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Demystifying Liquidation Suppliers: Can they boost your online sales?

By Chris Dawson September 8, 2011 - 9:00 am

Alice Delore is an education specialist for SaleHoo.com, an online community of over 95,000 online sellers and retailers. Their product range consists of an online selling course, ecommerce software and their flagship product, a wholesale directory.

Even if you are a seasoned veteran in online retail, you might be unfamiliar with the vast benefits that using liquidations suppliers can offer. Here’s a quick run-down of how they work and the pros and cons of using them to source your products to resell for profit.

What are liquidation suppliers?

Liquidation suppliers (who also go by the names of salvage suppliers, liquidators and surplus suppliers), get their stock from a number of sources including wholesalers, manufacturers or other retailers who need to clear stock quickly.

There are several reasons why this stock will need to be cleared by these sources: It could be returned stock or damaged or faulty items. Sometimes the retailer or wholesaler could be going out of business and needs to clear stock to pay debts, or it could just be last season’s stock being sold off cheaply.

Liquidation suppliers tend to have their best lots of stock available straight after Christmas when there is a surge of unwanted gifts being returned to retailers, who sell these on to liquidators to clear the stock as quickly as possible.

Pros of using a liquidator

They can offer you hot-selling brand names that are typically hard to source (and that buyers fall over themselves to get their hands on!) Because liquidators get their products from salvage lots, closing down or liquidation sales, they often get access to top-shelf brand names which they resell to you for pittance, which you can then resell for big profits. Calvin Klein men’s jeans for $9 a pair? Yes, please!

They sell a wide range of items. Because liquidators purchase stock from a wide range of sources, and have contacts in many different industries, you can pick up a wide range of items to offer your buyers. It also gives you an opportunity to test out new markets that you haven’t yet tapped in to.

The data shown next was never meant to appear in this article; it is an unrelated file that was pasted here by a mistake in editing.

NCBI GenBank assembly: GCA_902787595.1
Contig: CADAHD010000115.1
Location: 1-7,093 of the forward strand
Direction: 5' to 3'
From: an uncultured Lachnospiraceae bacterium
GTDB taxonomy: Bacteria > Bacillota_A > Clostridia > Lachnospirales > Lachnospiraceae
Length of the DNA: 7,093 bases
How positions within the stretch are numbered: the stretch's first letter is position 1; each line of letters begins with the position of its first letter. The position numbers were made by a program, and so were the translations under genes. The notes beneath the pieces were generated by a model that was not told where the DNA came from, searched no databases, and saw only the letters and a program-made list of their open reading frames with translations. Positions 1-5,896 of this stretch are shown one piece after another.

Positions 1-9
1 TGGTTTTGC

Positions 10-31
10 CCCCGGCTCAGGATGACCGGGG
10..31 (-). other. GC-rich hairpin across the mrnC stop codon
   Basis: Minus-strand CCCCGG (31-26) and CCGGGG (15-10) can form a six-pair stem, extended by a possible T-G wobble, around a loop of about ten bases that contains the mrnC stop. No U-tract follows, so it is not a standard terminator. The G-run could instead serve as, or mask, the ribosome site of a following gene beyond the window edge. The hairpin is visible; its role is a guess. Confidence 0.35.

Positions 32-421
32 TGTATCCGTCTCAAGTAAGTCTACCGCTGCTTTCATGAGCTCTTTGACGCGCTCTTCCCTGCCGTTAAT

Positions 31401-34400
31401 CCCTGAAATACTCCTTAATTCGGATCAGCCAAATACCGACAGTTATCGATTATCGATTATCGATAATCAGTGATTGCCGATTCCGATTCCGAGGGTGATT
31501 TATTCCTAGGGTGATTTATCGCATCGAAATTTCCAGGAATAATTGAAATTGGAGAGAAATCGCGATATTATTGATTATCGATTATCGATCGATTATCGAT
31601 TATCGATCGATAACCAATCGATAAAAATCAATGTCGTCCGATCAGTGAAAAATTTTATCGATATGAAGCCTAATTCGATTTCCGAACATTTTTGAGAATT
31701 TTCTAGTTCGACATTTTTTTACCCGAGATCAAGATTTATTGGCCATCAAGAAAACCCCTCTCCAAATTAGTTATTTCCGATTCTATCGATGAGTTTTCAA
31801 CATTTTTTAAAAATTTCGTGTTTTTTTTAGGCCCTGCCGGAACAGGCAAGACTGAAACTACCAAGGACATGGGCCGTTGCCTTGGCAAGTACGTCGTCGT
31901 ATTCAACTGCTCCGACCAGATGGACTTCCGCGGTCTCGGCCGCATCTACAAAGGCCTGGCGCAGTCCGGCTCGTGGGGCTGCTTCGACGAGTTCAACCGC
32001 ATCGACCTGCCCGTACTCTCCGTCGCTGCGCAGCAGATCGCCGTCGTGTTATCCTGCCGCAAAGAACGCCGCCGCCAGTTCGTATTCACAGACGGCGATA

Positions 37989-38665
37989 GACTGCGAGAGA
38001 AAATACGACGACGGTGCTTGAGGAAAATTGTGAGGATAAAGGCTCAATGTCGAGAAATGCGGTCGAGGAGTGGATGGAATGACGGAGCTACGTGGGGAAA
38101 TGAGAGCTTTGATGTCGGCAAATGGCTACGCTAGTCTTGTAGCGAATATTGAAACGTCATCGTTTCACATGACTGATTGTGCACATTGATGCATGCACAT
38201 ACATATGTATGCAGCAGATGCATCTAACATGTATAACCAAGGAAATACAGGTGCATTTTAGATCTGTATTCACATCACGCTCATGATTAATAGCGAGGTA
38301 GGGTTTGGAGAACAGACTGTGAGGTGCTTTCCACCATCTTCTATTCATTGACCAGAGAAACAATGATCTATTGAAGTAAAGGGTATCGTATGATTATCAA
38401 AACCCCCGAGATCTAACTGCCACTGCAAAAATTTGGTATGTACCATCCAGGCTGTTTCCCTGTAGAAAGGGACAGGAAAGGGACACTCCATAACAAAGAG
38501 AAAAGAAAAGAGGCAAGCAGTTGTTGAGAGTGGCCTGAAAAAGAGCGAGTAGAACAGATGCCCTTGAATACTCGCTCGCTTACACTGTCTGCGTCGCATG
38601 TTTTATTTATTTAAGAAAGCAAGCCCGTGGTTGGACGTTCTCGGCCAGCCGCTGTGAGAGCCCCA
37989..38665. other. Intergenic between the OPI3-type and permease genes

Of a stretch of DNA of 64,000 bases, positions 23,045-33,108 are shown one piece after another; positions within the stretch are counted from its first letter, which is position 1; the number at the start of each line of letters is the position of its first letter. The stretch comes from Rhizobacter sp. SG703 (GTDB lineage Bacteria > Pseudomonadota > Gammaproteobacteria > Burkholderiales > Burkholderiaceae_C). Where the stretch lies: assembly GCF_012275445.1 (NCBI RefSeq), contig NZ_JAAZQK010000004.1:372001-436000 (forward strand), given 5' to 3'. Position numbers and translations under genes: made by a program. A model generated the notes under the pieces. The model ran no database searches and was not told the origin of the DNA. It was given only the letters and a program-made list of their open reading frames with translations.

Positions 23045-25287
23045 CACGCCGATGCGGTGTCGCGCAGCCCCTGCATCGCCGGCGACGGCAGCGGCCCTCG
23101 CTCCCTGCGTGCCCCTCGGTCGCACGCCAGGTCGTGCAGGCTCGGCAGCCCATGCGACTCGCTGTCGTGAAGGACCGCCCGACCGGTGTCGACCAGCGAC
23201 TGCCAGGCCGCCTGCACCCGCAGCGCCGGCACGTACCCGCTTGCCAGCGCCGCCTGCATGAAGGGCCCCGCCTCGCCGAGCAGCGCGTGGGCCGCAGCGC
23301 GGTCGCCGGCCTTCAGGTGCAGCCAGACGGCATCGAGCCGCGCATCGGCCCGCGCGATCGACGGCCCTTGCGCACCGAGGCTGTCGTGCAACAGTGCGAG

They have low prices on ALL items! Above all else, the best thing about liquidators is the extraordinarily low prices they can offer. This is largely because they buy in such massive bulk which entitles them to incredible bulk discounts. Most liquidators work on a very high turnover of stock – they never hold on to anything for too long – which means they sell off their items quickly… and cheaply!

Titan Liquidation, for example, sells liquidation lots of 100 customer-returned designer jewelry and watches for US$350 ($3.50 per item!)

Cons of using a liquidator

They can be unreliable. Because liquidators buy from inconsistent sources (as opposed to wholesalers, who buy from manufacturers who can accurately forecast stock levels), one month they may have a lot of items to sell and other times may only have a few broken or returned items which you would struggle to give away, let alone sell.

The best way to overcome this drawback is to use liquidation suppliers on a supplementary basis: Don’t rely on them to supply you with your primary line of products. Instead, use them when you can, to get exceptional deals to resell for impressive profits, while ‘keeping your day job’ with your regular supplier.

High minimum order quantities. Most liquidation suppliers insist on high minimum order quantities (MOQs). This is simply because, like manufacturers and most wholesalers, their business model operates on low margins and high volumes of sales. When you purchase a liquidation lot, expect to pay anywhere from $500-$5000 for a pallet load.

“Take it, or leave it” policy. Unlike other suppliers who can offer warranties for their products, most liquidators will not. Therefore, it’s always best if you can inspect a liquidation lot in person, or get a comprehensive report of the contents of the lot including photographs of the items inside it.

What type of supplier do you use to source your products from? Do you use liquidators of any description? Share your experiences in comments below.

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